There’s always a good reason to stop, to quit, to not do. A system - whether it’s the buddy system, a productivity technique, or a simple spreadsheet - provides structure, discipline, and accountability. In other words, a reason to do. If one of your resolutions is movement based, figure out how long it takes to complete a sequence or miles, and start there. If you feel overwhelmed by the enormity of your goals, take a look at your plan, plot your next small move. Phone a friend. During practice, if I want to stop, the exit signs are marked, I know it’s possible. I usually don’t stop.

Data shows most people give up their resolutions the third week of January. The good news is it's never too late to get organized—trust me on that one.

Ritualize Your Routine

Living in New York City, being active is not usually a problem - on a normal day, I easily walk 4 miles. But walking isn’t always the intentional experience I want it to be; like so many other parts of my day, movement can easily become something I do without thinking. So I turned a regular habit - morning coffee - into a movement ritual. While the coffee brews, I light a candle, unroll my mat, and start moving. What began as a stiff, sleepy 10-minute routine has slowly turned into a beloved 30-minute ritual.

Whatever you’ve resolved, rituals give you time, provide stability, and build a personal narrative around your intention. Give yourself the gift of making whatever you’re trying to do special, sacred even. Drinking coffee is a habit; linking it with a dedicated space for movement makes it a ritual, something I do outside the purpose of the simple action of waking up. Put on your favorite music, use the nice tableware, light some sage. Ritual brings intention into focus, roots a habit in purpose, and perhaps most importantly, helps keep the routine.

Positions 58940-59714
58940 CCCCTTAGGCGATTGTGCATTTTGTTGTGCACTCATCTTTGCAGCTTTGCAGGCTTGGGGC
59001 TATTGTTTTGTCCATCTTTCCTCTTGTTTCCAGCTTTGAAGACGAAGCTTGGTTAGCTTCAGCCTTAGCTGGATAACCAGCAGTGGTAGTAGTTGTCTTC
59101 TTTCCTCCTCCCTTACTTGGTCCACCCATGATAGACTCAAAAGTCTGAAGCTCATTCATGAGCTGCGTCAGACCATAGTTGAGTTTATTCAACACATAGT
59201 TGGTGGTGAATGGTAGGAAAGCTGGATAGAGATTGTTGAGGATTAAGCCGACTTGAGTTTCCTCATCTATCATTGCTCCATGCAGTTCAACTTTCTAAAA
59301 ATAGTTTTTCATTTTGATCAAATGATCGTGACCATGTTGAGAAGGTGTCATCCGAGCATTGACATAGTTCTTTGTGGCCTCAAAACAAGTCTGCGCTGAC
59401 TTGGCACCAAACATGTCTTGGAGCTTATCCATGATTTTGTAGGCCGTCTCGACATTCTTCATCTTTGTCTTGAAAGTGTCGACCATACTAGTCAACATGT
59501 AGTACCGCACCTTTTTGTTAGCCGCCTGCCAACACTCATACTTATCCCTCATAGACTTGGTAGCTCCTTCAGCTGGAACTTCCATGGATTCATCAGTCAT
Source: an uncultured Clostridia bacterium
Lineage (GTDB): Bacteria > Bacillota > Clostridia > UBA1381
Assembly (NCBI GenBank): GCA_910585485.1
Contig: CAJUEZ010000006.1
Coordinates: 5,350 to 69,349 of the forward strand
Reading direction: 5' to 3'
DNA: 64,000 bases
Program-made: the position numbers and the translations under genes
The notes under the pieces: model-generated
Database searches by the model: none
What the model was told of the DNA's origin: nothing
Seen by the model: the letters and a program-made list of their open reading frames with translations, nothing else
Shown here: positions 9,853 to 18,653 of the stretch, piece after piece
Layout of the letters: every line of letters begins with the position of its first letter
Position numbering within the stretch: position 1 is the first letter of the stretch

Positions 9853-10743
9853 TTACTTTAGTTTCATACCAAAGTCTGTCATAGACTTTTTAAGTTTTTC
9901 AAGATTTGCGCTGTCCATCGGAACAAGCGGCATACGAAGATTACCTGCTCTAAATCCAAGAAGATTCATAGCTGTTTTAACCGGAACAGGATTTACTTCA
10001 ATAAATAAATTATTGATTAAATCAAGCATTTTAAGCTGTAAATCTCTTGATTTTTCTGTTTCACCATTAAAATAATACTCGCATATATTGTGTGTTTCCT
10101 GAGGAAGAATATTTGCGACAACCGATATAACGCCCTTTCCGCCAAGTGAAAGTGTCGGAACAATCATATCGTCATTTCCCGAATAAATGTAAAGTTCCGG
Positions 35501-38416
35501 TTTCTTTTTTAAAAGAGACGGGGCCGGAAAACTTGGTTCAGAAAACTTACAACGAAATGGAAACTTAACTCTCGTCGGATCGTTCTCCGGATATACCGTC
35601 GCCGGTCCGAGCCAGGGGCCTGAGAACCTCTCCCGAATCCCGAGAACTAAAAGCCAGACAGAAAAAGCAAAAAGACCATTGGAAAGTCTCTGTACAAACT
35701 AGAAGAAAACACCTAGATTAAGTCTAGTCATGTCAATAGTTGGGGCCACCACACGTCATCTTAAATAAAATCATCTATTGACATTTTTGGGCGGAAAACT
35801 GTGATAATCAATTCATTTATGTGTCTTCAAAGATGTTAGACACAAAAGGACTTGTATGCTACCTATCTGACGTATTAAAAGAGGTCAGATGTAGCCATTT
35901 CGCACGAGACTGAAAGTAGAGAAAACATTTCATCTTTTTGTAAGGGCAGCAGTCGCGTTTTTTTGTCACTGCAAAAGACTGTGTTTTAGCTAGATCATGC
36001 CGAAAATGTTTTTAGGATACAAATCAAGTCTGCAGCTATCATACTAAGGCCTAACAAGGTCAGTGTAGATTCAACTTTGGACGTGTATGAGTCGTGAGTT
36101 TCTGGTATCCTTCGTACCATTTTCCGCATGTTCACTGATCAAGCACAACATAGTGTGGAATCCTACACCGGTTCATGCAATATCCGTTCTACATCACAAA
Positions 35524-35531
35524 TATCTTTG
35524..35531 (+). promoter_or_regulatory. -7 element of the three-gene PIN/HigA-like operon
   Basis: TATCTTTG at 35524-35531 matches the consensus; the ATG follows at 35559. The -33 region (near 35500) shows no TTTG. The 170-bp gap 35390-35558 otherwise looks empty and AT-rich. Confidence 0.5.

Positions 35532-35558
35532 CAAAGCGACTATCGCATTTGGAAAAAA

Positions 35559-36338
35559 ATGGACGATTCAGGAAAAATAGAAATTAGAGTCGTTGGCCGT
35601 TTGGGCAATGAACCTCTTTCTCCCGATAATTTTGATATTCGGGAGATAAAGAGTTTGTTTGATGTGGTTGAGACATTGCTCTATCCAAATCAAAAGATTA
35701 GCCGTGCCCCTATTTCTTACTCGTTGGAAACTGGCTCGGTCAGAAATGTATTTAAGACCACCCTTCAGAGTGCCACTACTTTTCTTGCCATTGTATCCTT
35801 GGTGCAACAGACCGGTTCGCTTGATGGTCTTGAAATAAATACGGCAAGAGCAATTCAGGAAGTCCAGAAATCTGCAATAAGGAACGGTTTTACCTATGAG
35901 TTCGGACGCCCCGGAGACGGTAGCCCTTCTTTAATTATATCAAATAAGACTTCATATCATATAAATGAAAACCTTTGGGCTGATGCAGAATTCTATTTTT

Failure Sucks, But It Instructs

Experts say it takes at least 21 days to form a new habit, and up to 60 for it to really stick. It only takes one bite of ice cream to break a habit. Failure is humbling, painful, and inevitable. Some argue it helps us innovate, and others believe it leads to a higher rate of learning, resilience, and even success. No matter how you frame it, failure is where it gets interesting.

I failed at a handstand challenge, devised by me. I fail daily at mindfulness when I open my eyes and reach for my phone. Sometimes I skip the morning ritual and go straight to the coffee. I didn’t save enough money last year, I never drink enough water, I joined a book club and didn’t read the books. I’ve flunked a juice cleanse, a sugar fast, and Algebra II. (To name a few.) That Fresh Start Effect I love so much? More like Failure Express.

The Yamas and Niyamas, often thought of as the moral codes on the Eight Limbed Path of Yoga, lay out a series of philosophies on how to be in the world. One of them, satya, is about truthfulness. It is perhaps the most straightforward, the most easily translated, of the Yamas. The challenge lies in embodying truthfulness.

Take the sugar fast. A month long program that I failed by way of a single margarita, a beacon of false promises if there ever was one. When I started the fast, the line I used to sell it to myself was about resetting. It was a long, fun summer of late nights and big dinners. I need a 30-day reset, I justified, eyes wide with hope and sincerity. Truthfully, that summer had been fun but it had also been unstable, change loomed in the months ahead, the ground was shifting beneath me. I felt a momentum I didn’t understand and couldn’t control. Sugar was an easy target, something I could point to on a menu and say, No, not that.

Of course, I didn’t know any of this at the time. I hoped a month of resetting my diet would reset my whole life. Better questions to ask might have been, What makes me feel healthy? What do I need help with to feel more alive, more active, more in control?